In an attempt to appeal to all the senses, retailers are now installing diffusers to make an impression on consumers. Scents vary from colognes in clothing stores, "clean cotton" in appliance stores, caramel popcorn in stadiums, spring rain in airports and even customized scents for special events like the Olympics.
Scents are becoming big business. The global scent market grossed $200 million in revenue last year and it can cost up to $25,000 to develop a specialized scent or "olfactory logo". But companies are investing as it not only drives sales, but the customer perceives that it shortens waiting time (thus its use in banks, airports and places with lines).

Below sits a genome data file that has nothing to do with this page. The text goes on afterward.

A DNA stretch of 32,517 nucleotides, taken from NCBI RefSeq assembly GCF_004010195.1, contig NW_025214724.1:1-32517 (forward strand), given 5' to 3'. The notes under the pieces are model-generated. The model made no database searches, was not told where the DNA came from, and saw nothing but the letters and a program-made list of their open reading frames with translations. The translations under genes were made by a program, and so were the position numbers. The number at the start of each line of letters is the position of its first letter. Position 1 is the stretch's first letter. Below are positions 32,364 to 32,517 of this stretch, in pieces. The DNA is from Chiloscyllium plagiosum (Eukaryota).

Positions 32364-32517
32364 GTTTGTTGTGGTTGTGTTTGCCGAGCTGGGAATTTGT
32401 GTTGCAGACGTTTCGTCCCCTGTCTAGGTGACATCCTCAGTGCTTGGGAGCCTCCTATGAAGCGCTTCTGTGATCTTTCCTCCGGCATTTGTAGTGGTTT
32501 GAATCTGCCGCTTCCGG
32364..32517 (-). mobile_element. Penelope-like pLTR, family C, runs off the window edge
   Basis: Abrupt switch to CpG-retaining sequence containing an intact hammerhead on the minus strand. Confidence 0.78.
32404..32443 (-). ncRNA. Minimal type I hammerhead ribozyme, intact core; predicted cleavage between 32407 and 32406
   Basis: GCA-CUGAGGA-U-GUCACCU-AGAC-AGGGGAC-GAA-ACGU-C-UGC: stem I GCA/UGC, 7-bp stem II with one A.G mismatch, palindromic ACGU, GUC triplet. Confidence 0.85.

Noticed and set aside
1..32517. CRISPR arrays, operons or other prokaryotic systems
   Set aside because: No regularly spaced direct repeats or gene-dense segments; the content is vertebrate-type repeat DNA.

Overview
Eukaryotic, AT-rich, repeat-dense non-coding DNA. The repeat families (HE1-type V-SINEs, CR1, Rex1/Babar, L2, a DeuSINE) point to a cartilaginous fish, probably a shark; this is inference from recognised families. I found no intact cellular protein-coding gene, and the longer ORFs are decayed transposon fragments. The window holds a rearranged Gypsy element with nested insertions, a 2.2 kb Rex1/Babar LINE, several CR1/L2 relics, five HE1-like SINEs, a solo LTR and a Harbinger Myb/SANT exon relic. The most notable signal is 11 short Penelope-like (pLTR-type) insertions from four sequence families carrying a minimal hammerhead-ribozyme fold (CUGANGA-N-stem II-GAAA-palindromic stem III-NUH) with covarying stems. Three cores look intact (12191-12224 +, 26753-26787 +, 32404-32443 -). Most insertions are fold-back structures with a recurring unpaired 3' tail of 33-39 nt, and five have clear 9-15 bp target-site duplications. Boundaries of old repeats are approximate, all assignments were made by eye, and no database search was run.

We have long targeted what the eye sees; we have paid attention to the tactile nature of fabrics we touch, often played music as part of the sensory experience in our environment, and provided food or drink for clients to taste. Scent seems to be the last domain.
What scent would represent your organization? Is there a message you can create through smell, whether overtly or subtly in the background? Think about what your nose knows and how to manage the environment for all your client's senses.
-- beth triplett
Source: New type of branding makes 'scents' to retailers by Alexia Elejalde-Ruiz for the Chicago Tribune in the Telegraph Herald, May 4, 2014, p. 9B.